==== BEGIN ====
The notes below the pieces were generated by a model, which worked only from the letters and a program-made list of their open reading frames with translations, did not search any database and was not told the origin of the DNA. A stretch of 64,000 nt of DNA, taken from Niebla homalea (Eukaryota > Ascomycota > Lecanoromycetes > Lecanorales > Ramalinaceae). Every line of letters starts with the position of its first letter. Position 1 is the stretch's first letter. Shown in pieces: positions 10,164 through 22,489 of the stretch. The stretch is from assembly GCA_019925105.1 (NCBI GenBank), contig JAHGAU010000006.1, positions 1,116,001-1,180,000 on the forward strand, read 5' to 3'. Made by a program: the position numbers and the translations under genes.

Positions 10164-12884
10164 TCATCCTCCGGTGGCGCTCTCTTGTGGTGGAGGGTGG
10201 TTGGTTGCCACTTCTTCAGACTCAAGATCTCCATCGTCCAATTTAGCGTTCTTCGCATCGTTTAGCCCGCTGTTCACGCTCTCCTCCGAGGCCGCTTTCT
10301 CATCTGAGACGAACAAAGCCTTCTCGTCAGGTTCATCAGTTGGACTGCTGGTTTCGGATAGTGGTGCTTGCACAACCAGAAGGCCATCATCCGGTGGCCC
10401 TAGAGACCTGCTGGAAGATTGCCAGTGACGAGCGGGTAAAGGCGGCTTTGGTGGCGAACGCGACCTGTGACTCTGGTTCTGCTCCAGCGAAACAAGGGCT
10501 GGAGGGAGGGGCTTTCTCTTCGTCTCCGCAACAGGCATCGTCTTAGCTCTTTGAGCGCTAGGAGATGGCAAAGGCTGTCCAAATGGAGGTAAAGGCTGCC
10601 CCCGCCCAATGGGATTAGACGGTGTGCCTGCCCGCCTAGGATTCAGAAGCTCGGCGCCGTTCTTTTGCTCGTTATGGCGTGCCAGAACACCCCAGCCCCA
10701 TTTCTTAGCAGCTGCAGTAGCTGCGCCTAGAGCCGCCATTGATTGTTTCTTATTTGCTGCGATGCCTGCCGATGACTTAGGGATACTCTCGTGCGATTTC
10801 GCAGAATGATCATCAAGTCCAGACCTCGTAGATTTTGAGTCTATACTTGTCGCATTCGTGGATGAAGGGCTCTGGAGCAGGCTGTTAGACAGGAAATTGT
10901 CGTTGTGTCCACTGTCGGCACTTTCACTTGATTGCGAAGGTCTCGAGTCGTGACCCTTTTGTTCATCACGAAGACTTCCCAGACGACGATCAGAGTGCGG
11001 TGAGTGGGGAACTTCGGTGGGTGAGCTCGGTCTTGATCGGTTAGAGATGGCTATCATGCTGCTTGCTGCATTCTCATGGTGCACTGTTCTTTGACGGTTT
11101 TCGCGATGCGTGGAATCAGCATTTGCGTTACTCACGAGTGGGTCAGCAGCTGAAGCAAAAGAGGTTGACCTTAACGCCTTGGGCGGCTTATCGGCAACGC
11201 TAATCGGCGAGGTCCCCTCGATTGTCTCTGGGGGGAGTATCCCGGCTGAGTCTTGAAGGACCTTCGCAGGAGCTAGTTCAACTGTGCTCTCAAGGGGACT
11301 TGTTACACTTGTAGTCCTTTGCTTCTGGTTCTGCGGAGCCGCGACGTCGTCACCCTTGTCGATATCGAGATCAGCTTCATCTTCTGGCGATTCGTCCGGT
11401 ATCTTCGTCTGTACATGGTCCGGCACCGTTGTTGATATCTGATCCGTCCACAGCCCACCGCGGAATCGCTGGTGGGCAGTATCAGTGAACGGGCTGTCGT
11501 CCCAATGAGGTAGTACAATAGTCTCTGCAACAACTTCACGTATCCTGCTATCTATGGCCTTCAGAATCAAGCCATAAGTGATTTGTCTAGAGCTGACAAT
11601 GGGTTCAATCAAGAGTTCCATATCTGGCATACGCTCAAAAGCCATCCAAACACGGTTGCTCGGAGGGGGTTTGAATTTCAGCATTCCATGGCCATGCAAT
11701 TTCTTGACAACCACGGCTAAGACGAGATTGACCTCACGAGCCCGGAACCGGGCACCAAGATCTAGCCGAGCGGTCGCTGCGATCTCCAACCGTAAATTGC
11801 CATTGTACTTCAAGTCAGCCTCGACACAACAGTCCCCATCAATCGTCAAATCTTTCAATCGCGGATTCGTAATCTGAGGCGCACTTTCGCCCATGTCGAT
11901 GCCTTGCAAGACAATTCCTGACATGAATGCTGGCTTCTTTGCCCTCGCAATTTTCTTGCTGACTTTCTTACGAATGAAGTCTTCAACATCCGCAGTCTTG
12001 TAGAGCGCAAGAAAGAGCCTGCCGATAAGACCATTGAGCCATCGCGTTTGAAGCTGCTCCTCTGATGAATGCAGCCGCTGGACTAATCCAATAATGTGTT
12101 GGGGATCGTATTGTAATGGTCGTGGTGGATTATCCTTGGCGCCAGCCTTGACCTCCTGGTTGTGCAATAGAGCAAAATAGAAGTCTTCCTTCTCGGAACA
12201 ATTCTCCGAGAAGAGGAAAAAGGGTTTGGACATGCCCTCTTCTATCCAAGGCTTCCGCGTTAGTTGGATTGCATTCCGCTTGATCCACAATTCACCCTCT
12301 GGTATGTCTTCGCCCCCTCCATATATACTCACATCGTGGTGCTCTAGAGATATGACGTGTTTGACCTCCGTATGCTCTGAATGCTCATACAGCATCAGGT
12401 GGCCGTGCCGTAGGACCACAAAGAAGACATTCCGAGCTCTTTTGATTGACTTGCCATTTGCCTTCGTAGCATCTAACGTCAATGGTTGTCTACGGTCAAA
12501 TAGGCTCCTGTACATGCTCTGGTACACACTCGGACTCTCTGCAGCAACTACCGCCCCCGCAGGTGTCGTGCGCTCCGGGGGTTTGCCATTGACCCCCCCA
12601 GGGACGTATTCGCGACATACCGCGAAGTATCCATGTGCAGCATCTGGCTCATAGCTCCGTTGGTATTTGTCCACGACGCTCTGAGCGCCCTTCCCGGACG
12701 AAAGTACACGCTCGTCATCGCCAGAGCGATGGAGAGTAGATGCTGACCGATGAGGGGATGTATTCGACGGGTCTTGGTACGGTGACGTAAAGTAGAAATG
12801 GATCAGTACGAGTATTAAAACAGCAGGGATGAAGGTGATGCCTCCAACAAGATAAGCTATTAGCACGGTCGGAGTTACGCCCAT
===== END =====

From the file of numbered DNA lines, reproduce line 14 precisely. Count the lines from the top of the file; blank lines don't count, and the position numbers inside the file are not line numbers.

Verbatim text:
11201 TAATCGGCGAGGTCCCCTCGATTGTCTCTGGGGGGAGTATCCCGGCTGAGTCTTGAAGGACCTTCGCAGGAGCTAGTTCAACTGTGCTCTCAAGGGGACT